Woman mourns ‘murdered’ ex — until she busts him working at restaurant
No one likes an unexpected encounter with their ex. But nothing tops how one Australian woman felt when she bumped into her supposedly dead former lover at a local restaurant.
When Rachel found out her ex-boyfriend, dubbed Alistair, had been murdered by a biker gang — according to his own mother — she didn’t ask any questions.
“It sounds stupid in retrospect, but you don’t have any reason to question it,” said Rachel, whose last name was withheld by ABC News Australia.
But two years later, Rachel was sitting in a local restaurant with a friend when she remembered that Alistair’s brother worked there and asked for a waiter to tell him to stop by their table. “I went, ‘I haven’t seen him in ages, and I’d like to say hi,’ ” she said.
The restaurant employee told her he wasn’t in that day, but informed her his brother — his only brother — was.
“I just went into shock,” she said, though she wasted no time in asking the waiter to bring him over instead. But he never came.
“Next thing I know, manager’s over [to ask], ‘Is there a problem here?’ ” said Rachel, who along with her friend was asked to leave the restaurant.
They did, but Rachel couldn’t let the mystery go: She had a financial stake, too, in Alistair’s resurrection.
Rachel met 21-year-old Alistair when she was just 18 while working together at a local bar. “He was really attentive, nice, like really not odd,” she said of her ex. “I think that’s what’s relevant.”
But she says about three months into their courtship, Alistair came to her one night with a broken hand, claiming he’d been pulled into a fight he didn’t start. Since he wouldn’t be able to work, Rachel let him borrow $1,000 to get by.
Then they broke up.
“It was not like anyone cheated or anything; there was nothing catastrophic,” she said.
He paid back $300, but soon cut off contact with her. Stranger still, Alistair’s friends revealed that his “furniture was gone, bed was gone, everything was gone” from his home, she said.
“The initial story was he’d gone to rehab in Queensland,” she said, adding that she hadn’t known him to be a drug user. That’s when she began to dig into his past.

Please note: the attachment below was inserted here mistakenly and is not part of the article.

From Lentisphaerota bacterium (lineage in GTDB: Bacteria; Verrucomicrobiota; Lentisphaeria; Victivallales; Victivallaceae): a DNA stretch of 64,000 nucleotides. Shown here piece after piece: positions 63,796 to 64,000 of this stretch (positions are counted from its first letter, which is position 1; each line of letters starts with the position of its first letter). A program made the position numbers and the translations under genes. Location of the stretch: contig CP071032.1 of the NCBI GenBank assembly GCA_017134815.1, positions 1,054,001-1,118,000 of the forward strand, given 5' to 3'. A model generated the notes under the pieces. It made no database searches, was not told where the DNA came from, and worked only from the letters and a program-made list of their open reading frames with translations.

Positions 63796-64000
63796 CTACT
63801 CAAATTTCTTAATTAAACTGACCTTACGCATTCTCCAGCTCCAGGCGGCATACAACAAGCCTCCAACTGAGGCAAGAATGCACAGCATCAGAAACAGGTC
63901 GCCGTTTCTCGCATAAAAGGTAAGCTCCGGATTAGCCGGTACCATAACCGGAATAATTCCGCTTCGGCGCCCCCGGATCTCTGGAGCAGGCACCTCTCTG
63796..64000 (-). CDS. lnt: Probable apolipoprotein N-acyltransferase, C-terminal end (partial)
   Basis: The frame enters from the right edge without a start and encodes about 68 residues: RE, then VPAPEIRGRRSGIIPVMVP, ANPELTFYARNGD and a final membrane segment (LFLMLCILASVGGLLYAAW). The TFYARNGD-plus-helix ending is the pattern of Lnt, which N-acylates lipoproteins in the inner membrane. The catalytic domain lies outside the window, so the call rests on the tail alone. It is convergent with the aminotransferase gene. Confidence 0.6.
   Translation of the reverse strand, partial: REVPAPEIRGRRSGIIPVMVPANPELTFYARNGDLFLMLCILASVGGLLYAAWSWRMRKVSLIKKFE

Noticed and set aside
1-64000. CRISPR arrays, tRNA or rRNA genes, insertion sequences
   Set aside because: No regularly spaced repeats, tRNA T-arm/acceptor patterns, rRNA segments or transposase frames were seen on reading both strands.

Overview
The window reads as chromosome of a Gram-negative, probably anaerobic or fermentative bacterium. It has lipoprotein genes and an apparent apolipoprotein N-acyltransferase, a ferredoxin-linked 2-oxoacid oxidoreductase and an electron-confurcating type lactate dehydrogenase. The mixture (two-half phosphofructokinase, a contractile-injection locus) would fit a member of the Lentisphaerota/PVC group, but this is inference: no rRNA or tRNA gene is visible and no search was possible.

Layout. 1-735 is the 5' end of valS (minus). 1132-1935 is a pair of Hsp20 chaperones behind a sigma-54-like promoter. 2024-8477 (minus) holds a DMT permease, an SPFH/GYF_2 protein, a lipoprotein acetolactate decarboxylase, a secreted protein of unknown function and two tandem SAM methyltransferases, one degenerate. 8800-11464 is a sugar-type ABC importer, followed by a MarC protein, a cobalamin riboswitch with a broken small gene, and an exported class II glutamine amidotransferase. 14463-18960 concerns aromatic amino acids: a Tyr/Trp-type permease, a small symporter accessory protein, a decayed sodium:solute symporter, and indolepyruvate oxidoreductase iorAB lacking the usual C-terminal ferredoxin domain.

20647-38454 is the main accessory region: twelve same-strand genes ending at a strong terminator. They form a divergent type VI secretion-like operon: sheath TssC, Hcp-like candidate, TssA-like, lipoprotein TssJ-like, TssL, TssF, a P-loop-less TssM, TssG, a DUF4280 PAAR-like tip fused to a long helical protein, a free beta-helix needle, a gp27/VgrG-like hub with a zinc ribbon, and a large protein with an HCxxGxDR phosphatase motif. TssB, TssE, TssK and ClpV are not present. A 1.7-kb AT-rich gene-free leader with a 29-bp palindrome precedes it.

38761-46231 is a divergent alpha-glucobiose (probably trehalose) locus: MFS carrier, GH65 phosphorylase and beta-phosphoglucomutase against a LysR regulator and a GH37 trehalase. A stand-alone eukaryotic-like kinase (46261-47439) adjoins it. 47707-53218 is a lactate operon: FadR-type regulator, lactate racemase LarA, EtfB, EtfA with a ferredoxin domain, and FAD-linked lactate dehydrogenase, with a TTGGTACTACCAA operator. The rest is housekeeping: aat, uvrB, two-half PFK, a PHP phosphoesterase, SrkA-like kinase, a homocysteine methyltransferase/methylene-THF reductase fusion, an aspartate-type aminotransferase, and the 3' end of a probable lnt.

It turns out he owed his friends a collective $2,200.
“The moment we went, ‘OK, he owes everyone money,’ the anxiety and urgency of the situation ramped up,” she said. “The story was falling apart really, really quickly.”
That was when Alistair’s mom claimed he was killed, saying he owed some bike thugs money. The cash she had been owed seemed petty now, and Rachel went on with her life.
But after the restaurant incident two years later, Rachel decided to go to the police, who seemed unbothered.
“I was basically told by the police that it was my word against his that I’d ever even given him money,” she said.
Rachel even tried to call her audacious ex at the restaurant, but was told no one with his name worked there. That led to her receiving a text from Alistair’s mom, who accused Rachel of causing a “scene” and getting her son fired.
‘We made eye contact, and you could see he recognized me.’
Rachel again decided to let the matter drop — until a few years later, when she actually ran into Alistair at another restaurant in town.
“We made eye contact, and you could see he recognized me,” she said, adding that she bravely told him, “Long time no see!” According to her, Alistair responded, “Oh, yeah, it has been a long time.”
She got straight to the point by asking about her money, but he denied everything. Their chance meeting ended too quickly for her to ask for an explanation.
“If I’d sat down with him properly, yeah, I would have had questions,” she said. “One or two.”
Rachel wouldn’t be alone in seeking answers from someone who has chosen to disappear — an act that is not easy to accomplish, according to experts.
Steve Wallis, director of SWA Recovery and Investigation Group in Australia, told ABC it’s more difficult to vanish these days, thanks to advanced tracking technologies. But folks who are determined use myriad ways to fake their own deaths.
Some people will pay “six figures” to have a new identity manufactured, Wallis said. Others have engaged in foul play to be able to steal someone else’s identity. Many, such as Alistair, will simply disappear slowly over time in hopes no one goes looking for them.
“If someone is very serious about disappearing, the one thing they’ve got to be is patient, and they’ve got to be very, very committed to it,” Wallis said.
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